Story Archaeology

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Fer Fio’s Cry: A Poem for Long Life

In exploring the Dindshenchas of Inber Ailbine, we looked at the poem Nuall Fer Fio, “Fer Fio’s Cry”, to gain some understanding of the nine daughters of the sea in their bronze boats.  In the episode, I incorrectly attributed the translation to Dr. John Carey.  This is because I first read about the poem in his excellent article, ‘Téacsanna draíochta in Éirinn sa mheánaois luath’ [‘Magical texts in early medieval Ireland’] (translated into Irish by Pádraig Ó Fiannachta), Léachtaí Cholm Cille 30 (2000) 98-117; presented at Léachtaí Cholm Cille, Dingle, 10 April 1999.  It is also in this article that I read about the charms calling for the help of Goibniu and Dían Cécht, which I discussed in “How to Get Help from a Craftsman“.

Carey points out that Nuall Fer Fio is cited in a medieval text as an example of a cétnad, “hundred-poem”; a quasi-metrical verse form containing 100 stressed syllables.  He also cites Liam Breathnach’s observation that the poem contains those hundred syllables if the Latin coda is omitted. This coda calls for the blessings of God and Christ.  I have omitted this section below, but you can read it in full, with a translation of the Latin by Mary Jones, on her Celtic Literature Collective.  I have made a few amendations to Meyer’s translation.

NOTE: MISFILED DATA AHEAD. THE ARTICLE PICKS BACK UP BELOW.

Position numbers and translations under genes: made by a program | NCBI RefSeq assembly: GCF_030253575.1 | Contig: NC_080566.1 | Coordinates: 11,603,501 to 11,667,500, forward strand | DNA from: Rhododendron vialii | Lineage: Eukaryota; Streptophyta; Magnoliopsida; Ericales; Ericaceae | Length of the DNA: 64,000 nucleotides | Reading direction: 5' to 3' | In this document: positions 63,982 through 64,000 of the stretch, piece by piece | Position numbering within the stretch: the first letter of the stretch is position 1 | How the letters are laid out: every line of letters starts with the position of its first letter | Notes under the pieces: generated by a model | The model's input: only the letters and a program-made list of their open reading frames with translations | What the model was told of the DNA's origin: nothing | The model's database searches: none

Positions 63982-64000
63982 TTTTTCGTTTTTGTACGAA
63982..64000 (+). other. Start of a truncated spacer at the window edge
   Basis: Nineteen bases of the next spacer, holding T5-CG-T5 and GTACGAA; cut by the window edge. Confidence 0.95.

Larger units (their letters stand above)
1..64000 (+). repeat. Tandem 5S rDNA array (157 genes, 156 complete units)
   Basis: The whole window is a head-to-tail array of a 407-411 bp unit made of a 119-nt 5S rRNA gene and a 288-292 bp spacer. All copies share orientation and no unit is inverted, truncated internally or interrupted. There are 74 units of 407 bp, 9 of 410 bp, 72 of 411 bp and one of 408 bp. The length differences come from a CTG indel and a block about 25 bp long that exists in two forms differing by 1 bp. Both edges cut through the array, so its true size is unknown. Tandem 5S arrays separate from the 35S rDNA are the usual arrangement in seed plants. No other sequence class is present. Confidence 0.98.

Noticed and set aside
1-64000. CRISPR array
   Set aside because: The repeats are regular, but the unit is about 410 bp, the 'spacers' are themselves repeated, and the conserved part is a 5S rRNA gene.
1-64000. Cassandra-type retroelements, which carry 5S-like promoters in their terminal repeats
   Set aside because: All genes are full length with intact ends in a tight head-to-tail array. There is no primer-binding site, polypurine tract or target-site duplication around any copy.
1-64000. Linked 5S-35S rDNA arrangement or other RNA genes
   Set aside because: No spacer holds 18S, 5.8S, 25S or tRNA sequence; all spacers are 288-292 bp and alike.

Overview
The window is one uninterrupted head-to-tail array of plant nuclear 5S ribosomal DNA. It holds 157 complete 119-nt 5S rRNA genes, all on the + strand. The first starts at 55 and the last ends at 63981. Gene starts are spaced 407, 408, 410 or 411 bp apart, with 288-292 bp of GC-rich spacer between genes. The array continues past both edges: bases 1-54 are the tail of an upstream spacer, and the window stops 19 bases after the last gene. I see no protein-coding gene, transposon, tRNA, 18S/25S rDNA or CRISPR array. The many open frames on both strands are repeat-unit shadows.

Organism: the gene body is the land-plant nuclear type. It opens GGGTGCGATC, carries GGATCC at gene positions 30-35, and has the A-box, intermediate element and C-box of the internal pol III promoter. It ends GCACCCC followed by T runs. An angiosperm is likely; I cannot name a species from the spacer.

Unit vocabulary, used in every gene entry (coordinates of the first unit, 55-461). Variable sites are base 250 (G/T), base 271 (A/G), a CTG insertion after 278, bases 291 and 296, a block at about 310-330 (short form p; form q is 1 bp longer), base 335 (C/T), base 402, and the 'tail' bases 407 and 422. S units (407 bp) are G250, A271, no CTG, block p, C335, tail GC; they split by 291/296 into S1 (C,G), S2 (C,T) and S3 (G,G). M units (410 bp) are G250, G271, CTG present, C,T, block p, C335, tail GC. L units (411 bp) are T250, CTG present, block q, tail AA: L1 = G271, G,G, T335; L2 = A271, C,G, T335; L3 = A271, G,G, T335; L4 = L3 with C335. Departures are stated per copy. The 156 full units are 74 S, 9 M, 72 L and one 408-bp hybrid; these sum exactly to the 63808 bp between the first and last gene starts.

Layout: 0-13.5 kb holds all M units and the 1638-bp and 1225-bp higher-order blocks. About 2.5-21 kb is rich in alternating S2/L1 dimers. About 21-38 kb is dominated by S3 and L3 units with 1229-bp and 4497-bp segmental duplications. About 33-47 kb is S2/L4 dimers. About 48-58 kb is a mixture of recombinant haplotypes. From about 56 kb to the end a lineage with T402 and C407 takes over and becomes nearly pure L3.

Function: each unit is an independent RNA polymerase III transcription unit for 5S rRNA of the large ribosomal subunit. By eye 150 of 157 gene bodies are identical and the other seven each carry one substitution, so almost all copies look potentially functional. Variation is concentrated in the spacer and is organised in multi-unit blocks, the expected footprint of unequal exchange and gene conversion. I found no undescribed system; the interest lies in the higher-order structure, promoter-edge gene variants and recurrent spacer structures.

You can listen to the Old Irish, read by Isolde

 

Nuall Fer Fio

Ed. by Kuno Meyer from two MSS (Laud 610 and Book of Ballymote). “Miscellany presented to John Macdonald Mackay”. Liverpool, 1914.

Ad-muiniur secht n-ingena trethan

I call on the seven daughters of the sea,

dolbtae snáithi macc n-áesmar.

who shape the threads of long-lived children.

Tri bás flaimm ro-ucaiter,

Three deaths be taken from me,

tri áes dom do-rataiter,

three ages be given to me,

secht tonna tocaid dom do-ra-dáilter!

seven waves [of plenty] poured for me.

Ním chollet messe fom chúairt

May I not be molested on my journey

i llúrig Lasréin cen léiniud!

in my radiant breastplate / Breastplate of Lasrén without stain.

Ní nassar mo chlú ar chel!

May my name not be pledged in vain;

dom-í-áes;

May I have long life;

nim thi bás comba sen!

may death not come to me until I am old.

Ad-muiniur m’Argetnia

I call on my Silver Champion,

nád bá nád bebe;

who has not died and will not die;

amser dom do-r-indnastar

may time be granted to me

findruini febe!

of the quality of bronze.

Ro orthar mo richt,

May my double be slain

ro saerthar mo recht,

may my law be ennobled,

ro mórthar mo nert,

may my strength be increased,

nip ellam mo lecht,

may my tomb not be readied,

nim thí bás for fecht,

may I not die on my journey,

ro firthar mo thecht!

may my return be ensured to me.

Ním ragba nathair díchonn,

May the two-headed serpent not attack me,

ná dorb dúrglass,

nor the hard pale worm,

ná doel díchuinn!

nor the senseless beetle.

Ním millither téol,

May no thief attack me,

ná cuire ban,

nor a company of women,

ná cuire buiden!

nor a company of warriors.

Dom-i urchar n-aimsire

May I have increase of time

ó Rig inna n-uile!

from the king of all.

Ad-muiniur Senach sechtaimserach

I call on Senach of the seven ages,

con-altatar mná side

whom fairy women reared

far bruinnib búais.

on the breasts of good fortune.

Ní báitter mo shechtchaindel!

May my seven candles not be quenched.

Am dun díthagail,

I am an invincible fortress,

am all anscuichthe,

I am an immovable rock,

am ha lógmar,

I am a precious stone,

am sen sechtmainech.

I am the symbol of seven treasures.

Roba chétach

May I be [the man of] hundreds [of possessions],

cétbliadnach,

hundreds of years,  

cach cét diib ar úair.

each hundred in its [proper] time.

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